HONG KONG: Crypto dealers find willing partners at banks seeking to fill SVB void amid city’s virtual asset push.

As published on scmp.com, Friday 21 April, 2023.

Crypto platforms in Hong Kong are opening accounts and partnering with local banks, as the city attracts more market players ahead of passing its new licensing regime as part of an effort to become a virtual asset hub.

Online-only financial institution ZA Bank was one of the first in the city to start offering services to crypto firms. The company announced this month that it would service digital asset conversions and accounts. However, insiders note that larger, more traditional banks are also looking to tap into virtual assets.

Last week, Hashkey Group, a digital-asset service provider based in Hong Kong, announced a partnership with ZA Bank and the Hong Kong arm of China’s state-owned Bank of Communications to launch a virtual asset trading platform called HashKey Pro, which will facilitate trades in some major cryptocurrency tokens.

“Our partnership with local virtual bank ZA Bank is only a starting point, and we plan to collaborate with other financial institutions to offer our clients a diverse range of solutions,” Hashkey Pro CEO Colin Zhong said.

Opportunities for such moves come a month after the bankruptcies of Silicon Valley Bank (SVB) in California and Signature Bank in New York, both known for servicing crypto companies. Hong Kong’s recent moves to embrace the virtual asset industry have separated it from markets like the US, which has recently taken a much tighter regulatory approach, and mainland China, where cryptocurrencies are banned.

The city’s new crypto-friendly approach has left some finance firms looking to be a new source of liquidity in the industry.

Last November, Hashkey Group became only the second crypto firm in Hong Kong to get a licence, which was voluntary at the time. Under new regulations that take effect in June, all cryptocurrency exchanges servicing Hong Kong clients must be licensed by the Securities and Futures Commission (SFC), but they can now sell big-cap tokens to retail investors, who could not buy from licensed exchanges under the previous regime.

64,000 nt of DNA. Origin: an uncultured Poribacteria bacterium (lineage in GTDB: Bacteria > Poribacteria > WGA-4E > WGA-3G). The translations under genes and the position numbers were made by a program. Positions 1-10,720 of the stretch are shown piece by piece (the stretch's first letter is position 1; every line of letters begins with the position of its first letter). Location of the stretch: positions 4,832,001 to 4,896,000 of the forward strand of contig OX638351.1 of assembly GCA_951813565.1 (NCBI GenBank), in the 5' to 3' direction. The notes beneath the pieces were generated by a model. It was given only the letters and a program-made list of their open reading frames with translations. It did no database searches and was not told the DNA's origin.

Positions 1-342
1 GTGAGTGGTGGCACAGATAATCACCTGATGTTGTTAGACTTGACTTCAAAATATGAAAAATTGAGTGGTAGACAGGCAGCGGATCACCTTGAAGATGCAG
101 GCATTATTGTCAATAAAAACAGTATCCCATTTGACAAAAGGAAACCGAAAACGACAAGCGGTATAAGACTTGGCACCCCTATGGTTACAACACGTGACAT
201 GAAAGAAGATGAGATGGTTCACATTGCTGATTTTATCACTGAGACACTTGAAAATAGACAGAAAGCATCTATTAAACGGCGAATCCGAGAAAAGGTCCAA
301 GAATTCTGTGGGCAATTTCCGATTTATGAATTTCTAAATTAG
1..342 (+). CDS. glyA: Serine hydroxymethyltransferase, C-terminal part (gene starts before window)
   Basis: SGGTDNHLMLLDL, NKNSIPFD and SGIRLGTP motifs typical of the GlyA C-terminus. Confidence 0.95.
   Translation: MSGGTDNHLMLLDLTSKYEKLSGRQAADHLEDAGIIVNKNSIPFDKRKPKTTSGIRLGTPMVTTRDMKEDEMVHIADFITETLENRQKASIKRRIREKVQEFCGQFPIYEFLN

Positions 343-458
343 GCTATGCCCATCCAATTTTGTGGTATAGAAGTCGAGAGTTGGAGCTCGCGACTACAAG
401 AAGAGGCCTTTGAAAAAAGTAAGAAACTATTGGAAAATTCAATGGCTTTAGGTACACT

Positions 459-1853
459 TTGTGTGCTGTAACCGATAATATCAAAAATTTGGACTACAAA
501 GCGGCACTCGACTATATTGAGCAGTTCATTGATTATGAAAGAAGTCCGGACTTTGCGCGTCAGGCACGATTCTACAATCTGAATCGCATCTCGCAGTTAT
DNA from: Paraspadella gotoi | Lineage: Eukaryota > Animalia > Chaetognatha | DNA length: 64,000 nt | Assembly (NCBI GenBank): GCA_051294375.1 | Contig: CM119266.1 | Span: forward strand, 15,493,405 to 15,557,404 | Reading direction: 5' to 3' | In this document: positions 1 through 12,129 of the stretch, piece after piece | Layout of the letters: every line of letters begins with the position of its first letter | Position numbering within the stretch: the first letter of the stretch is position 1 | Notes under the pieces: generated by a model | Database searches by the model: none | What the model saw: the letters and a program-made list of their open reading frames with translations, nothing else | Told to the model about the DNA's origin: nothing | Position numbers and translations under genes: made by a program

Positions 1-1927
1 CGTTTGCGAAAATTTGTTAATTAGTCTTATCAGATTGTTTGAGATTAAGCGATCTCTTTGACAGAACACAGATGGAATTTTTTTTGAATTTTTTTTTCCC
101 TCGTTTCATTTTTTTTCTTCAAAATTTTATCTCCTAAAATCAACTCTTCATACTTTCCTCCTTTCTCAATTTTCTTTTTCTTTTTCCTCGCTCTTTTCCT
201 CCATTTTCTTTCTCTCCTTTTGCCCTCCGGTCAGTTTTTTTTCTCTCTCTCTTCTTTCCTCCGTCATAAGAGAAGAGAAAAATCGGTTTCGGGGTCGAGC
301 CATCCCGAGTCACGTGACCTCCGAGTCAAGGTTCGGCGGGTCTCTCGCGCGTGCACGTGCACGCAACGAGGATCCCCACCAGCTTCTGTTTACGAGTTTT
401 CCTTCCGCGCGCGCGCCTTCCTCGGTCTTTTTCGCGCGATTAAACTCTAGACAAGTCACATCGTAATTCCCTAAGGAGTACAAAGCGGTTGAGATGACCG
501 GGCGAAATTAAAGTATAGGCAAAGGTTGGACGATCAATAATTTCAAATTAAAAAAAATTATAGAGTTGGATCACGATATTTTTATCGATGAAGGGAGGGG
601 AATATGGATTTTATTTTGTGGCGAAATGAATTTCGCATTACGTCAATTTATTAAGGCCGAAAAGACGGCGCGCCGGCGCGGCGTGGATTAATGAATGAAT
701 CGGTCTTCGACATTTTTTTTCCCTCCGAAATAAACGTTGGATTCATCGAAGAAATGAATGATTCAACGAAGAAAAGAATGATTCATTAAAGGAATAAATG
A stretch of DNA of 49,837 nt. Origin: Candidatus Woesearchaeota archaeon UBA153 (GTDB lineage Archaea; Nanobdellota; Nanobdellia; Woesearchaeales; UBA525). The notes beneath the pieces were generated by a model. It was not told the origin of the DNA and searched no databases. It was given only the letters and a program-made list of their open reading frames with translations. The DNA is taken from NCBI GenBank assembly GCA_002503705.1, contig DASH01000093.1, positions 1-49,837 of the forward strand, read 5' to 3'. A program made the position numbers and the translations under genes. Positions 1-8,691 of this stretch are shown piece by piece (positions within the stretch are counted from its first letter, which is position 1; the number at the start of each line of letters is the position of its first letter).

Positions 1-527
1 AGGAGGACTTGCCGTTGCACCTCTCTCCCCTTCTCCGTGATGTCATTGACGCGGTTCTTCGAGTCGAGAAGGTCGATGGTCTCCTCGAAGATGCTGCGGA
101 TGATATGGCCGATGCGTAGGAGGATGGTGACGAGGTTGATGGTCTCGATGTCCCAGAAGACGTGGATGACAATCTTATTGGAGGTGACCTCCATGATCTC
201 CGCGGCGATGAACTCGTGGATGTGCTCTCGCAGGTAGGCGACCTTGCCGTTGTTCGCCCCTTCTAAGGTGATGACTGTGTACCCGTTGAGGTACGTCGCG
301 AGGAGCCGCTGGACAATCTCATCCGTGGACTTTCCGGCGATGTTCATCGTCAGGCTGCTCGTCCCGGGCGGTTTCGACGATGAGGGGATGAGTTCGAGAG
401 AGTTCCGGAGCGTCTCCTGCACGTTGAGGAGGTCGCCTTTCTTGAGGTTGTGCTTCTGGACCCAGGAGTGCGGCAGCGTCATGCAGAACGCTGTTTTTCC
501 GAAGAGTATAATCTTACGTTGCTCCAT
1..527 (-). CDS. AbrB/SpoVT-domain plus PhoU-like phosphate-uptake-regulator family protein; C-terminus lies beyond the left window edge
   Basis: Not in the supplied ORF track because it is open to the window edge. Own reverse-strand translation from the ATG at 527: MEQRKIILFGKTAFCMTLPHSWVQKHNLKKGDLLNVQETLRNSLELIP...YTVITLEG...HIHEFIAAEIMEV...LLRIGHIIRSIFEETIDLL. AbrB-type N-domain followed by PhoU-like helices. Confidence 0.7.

“Our platform aims to set the bar for virtual assets exchanges in Hong Kong for compliance, safety, and security by obtaining regulatory approval and certifications,” Zhong said. HashKey Pro will open to professional investors in the second quarter, according to Zhong, and eventually to retail investors.

“Once we have the license uplifted, and once the SFC’s retail trading policies are in place, then we’re looking to offer those to our retail clients,” he said.

OSL, the first exchange to be licensed by the SFC, is also strengthening its ties to local banks ahead of the possible policy change. It first partnered with ZA Bank in 2021 and has continued expanding partnerships with other local firms. It will also be working with local branches of some major Chinese banks, according to Gary Tiu, executive director at BC Technology Group, owner of OSL.

The platform plans to “bring a range of tokenised financial products to retail investors”, Tiu said.
Since Hong Kong’s policy shift late last year, the city has been gaining attention among crypto companies with ties to mainland China as a potential way of moving back closer to home. Huobi and OKX, both founded in the mainland but which fled during earlier crackdowns, have announced that they were applying for SFC licences.

However, representatives from Hashkey and OSL say this process is not easy, as it involves professional auditors, banks, and external consultants to provide independent compliance assessments.

But with the licensing requirement just weeks away from kicking in, crypto firms are opening up accounts in the city. Lily Z. King, chief operating officer of digital asset custody solutions provider Cobo, said the company has been communicating with several banks seeking to open local accounts.

“Historically, crypto companies have faced challenges when trying to access traditional banking services, even for operating accounts that are used for salary payment and vendor service payment,” King said.

“With Hong Kong’s upcoming licensing regime, digital asset companies see an opportunity for clearer regulatory guidelines, which might lead to better access to traditional bank account services,” she added.

Part of the appeal of Signature Bank and SVB was that they worked 24/7 to settle cryptocurrency trades quickly. Now Hong Kong’s eight virtual banks could attract some of that business because of their own around-the-clock offerings, said Cobo co-founder and CEO Mao Shixing.

While Hong Kong’s larger financial institutions are likely to avoid unlicensed crypto companies because of high compliance standards, smaller banks may be more willing to work with such firms, according to Isabella Wong, a financial services partner at Deacons law firm.

Despite market upheaval over the past several months, Hong Kong has remained committed to virtual assets. At Hong Kong’s Digital Economy Summit this month, Financial Secretary Paul Chan Mo-po said the city should attract competent and innovative market players in the face of a “burst bubble”, calling it “the best time to promote development”.